Don’t Make Your Kid Get a Job
One of the best money lessons that you can give your kids is to make them get a job before they head out to college. It will instantly show them how much they have to work to earn even a little money and instantly dissolve that fantasy that money grows on tress. When kids don’t need a summer job to earn money because their parents pay for all their meals, clothes, gadgets and transportation, it’s easy for them to assume that earning money doesn’t take a lot of hard work. Encourage teens to find part-time work by promising there will be no more hand-outs for new party dresses, going to the movies with friends, or cell phone minutes. If they want these extras, they will need to learn their worth.
Let Kids Believe They Deserve Everything
You probably didn’t know that treating your kids to their favorite things was part of teaching finances, did you? Well, it’s true that even the youngest members of your family learn how money works through their parents’ actions. If “ask and you shall receive” seems to be one of your parental commandments, they will pick up on this and start assuming that’s how buying things works. Much like instant gratification, it’s important to let kids know that they need to make choices about what they want to spend their money on and that its not going to be everything.
Fail To Teach Compound Interest
This is a memorable and influential financial concept because it appeals to kids who dream about being rich grown-ups, but it’s also a practical lesson. It not only teaches kids that there are rewards to saving money for later, and it also involves a test in the virtue of patience. It also so how interest on money borrowed can make things a lot more expensive than the price marked on it. Don’t let this extremely important lesson slip through the cracks.
Let Kids Disrespect Items without Repercussions
The easiest way to remind your kids that money is not important is to let them get away with disrespecting their stuff. It’s far better to teach them that leaving a new toy in pieces after one use is not the way to treat something that took time and money to buy. You also don’t want them to think that once something breaks or gets boring it automatically goes in the trash to make way for a replacement. Kids need to learn that if they want to justify spending money on things they like, they will need to care for those items and appreciate the fact that they are able to afford them.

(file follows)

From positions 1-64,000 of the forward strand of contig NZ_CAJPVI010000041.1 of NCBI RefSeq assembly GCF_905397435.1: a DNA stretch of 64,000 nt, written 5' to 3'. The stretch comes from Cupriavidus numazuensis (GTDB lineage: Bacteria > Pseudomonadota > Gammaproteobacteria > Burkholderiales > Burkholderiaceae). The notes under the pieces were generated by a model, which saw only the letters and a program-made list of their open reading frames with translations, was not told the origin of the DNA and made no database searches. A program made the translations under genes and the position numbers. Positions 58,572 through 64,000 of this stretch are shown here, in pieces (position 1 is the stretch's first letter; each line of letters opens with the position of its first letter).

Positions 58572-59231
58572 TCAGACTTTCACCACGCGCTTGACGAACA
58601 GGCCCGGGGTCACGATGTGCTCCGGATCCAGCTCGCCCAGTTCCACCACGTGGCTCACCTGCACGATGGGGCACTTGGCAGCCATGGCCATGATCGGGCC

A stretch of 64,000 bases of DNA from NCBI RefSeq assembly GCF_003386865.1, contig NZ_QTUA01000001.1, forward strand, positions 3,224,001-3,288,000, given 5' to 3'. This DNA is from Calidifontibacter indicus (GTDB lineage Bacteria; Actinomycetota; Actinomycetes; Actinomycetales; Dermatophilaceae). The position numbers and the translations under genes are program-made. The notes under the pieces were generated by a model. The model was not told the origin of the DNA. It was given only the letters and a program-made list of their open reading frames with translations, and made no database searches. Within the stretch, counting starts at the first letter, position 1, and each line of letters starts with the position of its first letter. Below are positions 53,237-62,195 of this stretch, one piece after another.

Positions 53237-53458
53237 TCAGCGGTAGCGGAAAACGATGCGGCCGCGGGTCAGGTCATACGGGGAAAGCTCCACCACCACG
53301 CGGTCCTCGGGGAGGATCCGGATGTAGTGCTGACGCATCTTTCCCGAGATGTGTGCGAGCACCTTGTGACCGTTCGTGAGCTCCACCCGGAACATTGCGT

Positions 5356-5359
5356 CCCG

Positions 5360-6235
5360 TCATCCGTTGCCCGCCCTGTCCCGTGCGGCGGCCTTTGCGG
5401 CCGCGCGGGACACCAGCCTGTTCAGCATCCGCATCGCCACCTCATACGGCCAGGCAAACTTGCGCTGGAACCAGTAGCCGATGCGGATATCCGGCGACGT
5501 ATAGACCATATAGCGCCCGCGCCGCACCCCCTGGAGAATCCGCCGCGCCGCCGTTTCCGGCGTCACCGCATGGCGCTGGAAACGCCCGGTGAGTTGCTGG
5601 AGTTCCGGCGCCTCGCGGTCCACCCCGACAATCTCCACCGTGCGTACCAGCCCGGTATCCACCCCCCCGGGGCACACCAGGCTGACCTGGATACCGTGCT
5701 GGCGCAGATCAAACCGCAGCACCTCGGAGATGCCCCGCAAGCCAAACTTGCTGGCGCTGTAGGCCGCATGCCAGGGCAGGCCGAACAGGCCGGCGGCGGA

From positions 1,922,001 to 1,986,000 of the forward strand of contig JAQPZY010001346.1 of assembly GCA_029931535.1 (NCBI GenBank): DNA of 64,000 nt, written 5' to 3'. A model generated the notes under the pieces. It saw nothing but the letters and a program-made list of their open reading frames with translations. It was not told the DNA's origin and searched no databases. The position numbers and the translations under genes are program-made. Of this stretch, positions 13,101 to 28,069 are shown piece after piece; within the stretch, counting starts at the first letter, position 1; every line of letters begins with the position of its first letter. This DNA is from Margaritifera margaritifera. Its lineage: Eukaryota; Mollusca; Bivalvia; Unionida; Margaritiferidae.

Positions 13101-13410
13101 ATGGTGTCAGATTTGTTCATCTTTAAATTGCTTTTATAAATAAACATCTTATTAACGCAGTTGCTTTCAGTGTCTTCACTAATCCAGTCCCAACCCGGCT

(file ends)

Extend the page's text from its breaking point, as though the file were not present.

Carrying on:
Never Be Hard on Your Kids
It’s difficult to be the parent that says, “You’ll thank me later” in the face of a teen who’s begging for cash or asking for an exception to the “earn it yourself” rule. The fact is that being the bad guy teaches them that not everyone will be so considerate of their desires in adulthood. Later in life they will not be able to beg Mommy to give them a job or ask Daddy to make their debts disappear. If you give them the occasional rough reminder that they need patience and continued responsibility to keep getting what they want, they will carry this lesson for life.
Let Kids Use without Paying
Finally being able to drive, have a cell phone, and stay out late are special milestones for teens. What is important for them to learn is that with participating in adult activities comes certain obligations. Kids should learn that borrowing the car is about more than just bringing it back in one piece. They need to pay for the gas they use by topping off the tank before they return home. Perhaps parents should also require chores or money in exchange for using the family cell phone plan. It’s important that kids realize that things do not just appear freely to use without any cost.
Fail To Teach How Credit Cards Work
Just because you don’t think your child is ready for a credit card doesn’t mean he or she isn’t ready to learn good habits and the facts behind credit card use. You’d be surprised how many teens and college students don’t understand how paying for something on credit works. Worse, they might actually believe it’s better to owe merely a minimum monthly payment instead of the whole amount of their purchase. If you teach them early that credit cards are powerful tools that have both advantages and disadvantages depending on how they are used, they will understand the needed restraint that comes with being a credit cardholder.
Let Kids Spend Everything They Earn
When kids first start working or earning an allowance, they might only make enough money to see a few movies, buy a couple of video games, or purchase a pizza dinners with their friends. While it’s fine to let them enjoy the few hard-earned dollars they do make, they also shouldn’t think that everything they earn should immediately be spent. Even kids making minimum wage should be taught the importance of putting money away for a rainy day, even if it’s just a few dollars at a time.